Is there anything so magical as the woods?
They’re the settings for adventure, where trees are metamorphized from friend to foe, fantastical creatures they become, their long, spindly, skeletal fingers clutching at the unwary traveler, spookily, eerily suggestive that that tug on the back of the jacket was not just happenstance.
They’re alive. Something’s out there. Things are not as they appear.
Never is the forest transversed without difficulty. Ask any of the heroes of Grimm’s Fairy Tales; or Dorothy and friends in The Wonderful Wizard of Oz; or Hansel and Gretel.
Rumpelstiltskin lives there, as does Rapunzel in her tower.
Forbidden forests are, without exception, dark and tangled. They’re the domain of wild things, real and imagined.
Wulgreth and Jhingleshod live in Dire Wood. Snow White hid there until rescued.
Rarely – Robin Hood an exception – are fairytale forests a sanctuary, a familiar environ, an idyllic haven to escape rulers of evil.
Only very brave, adventuresome children (plural, since there’s encouragement in numbers) dare crawl under the fence that separates what is known from what is not. Best take a loaf of bread for the journey, half to survive, the other half for crumbs to find the way back.
What tales will never be told of travails in the forest! Who, after all, would believe the accounts of rafts built from fallen limbs and poled about the swamp by Huck Finns well-armed with sharpened ferns?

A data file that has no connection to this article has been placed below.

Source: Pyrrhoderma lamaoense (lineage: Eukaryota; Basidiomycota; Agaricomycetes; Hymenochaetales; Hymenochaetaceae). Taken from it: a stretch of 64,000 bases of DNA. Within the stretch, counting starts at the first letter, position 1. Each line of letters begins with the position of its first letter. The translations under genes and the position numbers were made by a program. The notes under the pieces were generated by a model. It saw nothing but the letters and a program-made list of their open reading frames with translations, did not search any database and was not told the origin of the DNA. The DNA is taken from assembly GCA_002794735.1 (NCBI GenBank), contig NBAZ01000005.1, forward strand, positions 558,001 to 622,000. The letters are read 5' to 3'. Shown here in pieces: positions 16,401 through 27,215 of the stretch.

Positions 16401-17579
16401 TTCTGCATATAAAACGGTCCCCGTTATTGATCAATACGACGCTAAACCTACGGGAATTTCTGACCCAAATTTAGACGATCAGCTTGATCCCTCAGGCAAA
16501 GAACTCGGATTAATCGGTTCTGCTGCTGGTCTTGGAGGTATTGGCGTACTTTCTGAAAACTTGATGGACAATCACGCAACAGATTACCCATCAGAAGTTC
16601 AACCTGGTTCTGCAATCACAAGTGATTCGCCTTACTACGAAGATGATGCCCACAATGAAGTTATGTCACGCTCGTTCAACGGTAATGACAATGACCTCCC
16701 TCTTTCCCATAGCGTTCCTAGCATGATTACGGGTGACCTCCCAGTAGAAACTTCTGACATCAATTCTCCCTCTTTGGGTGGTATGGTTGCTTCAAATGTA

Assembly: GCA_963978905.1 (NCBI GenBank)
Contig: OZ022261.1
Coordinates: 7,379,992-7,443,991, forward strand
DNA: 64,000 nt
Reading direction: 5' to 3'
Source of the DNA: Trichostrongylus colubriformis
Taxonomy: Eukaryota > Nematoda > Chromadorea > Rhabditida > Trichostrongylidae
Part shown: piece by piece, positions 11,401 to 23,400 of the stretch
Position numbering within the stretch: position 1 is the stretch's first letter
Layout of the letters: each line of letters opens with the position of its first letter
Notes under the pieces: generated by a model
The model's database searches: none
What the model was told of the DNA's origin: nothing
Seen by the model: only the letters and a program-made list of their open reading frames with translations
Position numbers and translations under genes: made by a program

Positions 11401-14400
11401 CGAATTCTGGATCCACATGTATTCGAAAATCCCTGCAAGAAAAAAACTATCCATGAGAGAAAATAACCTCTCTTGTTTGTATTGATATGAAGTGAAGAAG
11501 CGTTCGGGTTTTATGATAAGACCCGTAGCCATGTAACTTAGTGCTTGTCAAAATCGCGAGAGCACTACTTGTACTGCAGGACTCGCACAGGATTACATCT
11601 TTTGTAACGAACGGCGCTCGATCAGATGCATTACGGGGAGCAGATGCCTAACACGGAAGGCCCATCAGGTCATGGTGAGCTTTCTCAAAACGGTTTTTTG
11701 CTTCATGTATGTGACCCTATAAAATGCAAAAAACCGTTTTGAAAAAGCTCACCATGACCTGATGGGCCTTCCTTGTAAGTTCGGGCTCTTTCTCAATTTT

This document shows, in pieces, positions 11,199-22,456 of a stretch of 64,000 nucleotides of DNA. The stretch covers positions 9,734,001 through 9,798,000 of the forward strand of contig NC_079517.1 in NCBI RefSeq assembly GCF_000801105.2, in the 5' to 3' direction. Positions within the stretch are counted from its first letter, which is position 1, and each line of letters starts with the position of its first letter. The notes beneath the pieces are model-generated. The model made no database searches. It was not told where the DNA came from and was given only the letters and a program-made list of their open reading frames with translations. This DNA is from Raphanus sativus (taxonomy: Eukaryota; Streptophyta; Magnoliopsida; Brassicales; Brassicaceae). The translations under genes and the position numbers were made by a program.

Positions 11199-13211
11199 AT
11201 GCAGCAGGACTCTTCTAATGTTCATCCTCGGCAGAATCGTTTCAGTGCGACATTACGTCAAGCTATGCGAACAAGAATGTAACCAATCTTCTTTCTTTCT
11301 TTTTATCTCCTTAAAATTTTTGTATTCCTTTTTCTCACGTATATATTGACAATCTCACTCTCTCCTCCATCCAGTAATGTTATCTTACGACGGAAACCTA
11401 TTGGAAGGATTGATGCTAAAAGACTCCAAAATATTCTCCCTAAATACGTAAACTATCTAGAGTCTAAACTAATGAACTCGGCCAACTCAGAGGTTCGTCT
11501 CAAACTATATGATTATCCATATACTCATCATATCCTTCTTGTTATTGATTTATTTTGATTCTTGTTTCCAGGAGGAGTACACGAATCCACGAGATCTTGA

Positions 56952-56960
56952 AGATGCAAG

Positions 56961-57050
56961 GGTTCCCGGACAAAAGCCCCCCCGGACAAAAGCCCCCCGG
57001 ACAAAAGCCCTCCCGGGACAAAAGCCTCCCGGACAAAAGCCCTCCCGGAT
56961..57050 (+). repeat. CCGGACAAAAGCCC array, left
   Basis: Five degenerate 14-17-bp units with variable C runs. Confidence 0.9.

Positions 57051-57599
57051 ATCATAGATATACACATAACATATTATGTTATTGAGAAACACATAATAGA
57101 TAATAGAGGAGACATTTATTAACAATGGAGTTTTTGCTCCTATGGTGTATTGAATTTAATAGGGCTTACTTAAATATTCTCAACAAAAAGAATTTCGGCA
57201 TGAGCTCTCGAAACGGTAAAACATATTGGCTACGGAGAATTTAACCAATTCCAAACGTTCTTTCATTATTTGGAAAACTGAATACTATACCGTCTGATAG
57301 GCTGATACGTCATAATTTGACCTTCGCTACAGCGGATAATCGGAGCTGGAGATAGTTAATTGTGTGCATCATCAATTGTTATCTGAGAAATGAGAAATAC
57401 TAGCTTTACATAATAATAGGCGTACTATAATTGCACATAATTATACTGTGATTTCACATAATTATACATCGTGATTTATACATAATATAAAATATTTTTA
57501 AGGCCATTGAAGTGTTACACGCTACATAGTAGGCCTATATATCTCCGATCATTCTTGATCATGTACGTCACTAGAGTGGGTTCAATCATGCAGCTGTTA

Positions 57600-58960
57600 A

Or of clambering up to perch on the nearest, hopefully sturdiest branch there to huddle and holler for help to escape the clutches of Something that one of you must surely heard rustling in the undergrowth?
Best kept secrets are those of the magic that forests alone engender.
Like that pictured here where, the story goes, the trees line up only on the rarest of occasions, and then only to the children most fortunate at that exact moment to see an opening at the very far end, a cave-like entrance thought one, a cathedral window thought another, but in either case a beckoning, an irresistible drawing for those youngsters who with great haste – lest the trees should once again realign – should run as fast as their little feet could take them only to step, just in time, into a most incredible scene.
Even as the trees closed behind them.
Picture credit – that of the author’s sister, Alice Nelson. Taken along Highway Six in Lewis County, Washington.
For more whimsical, wonderful, magical pictures of the woods, see those of Ellie Davies as featured in the September 22, 2016 National Geographic, introduced by Alexa Keefe, Senior Photo Editor.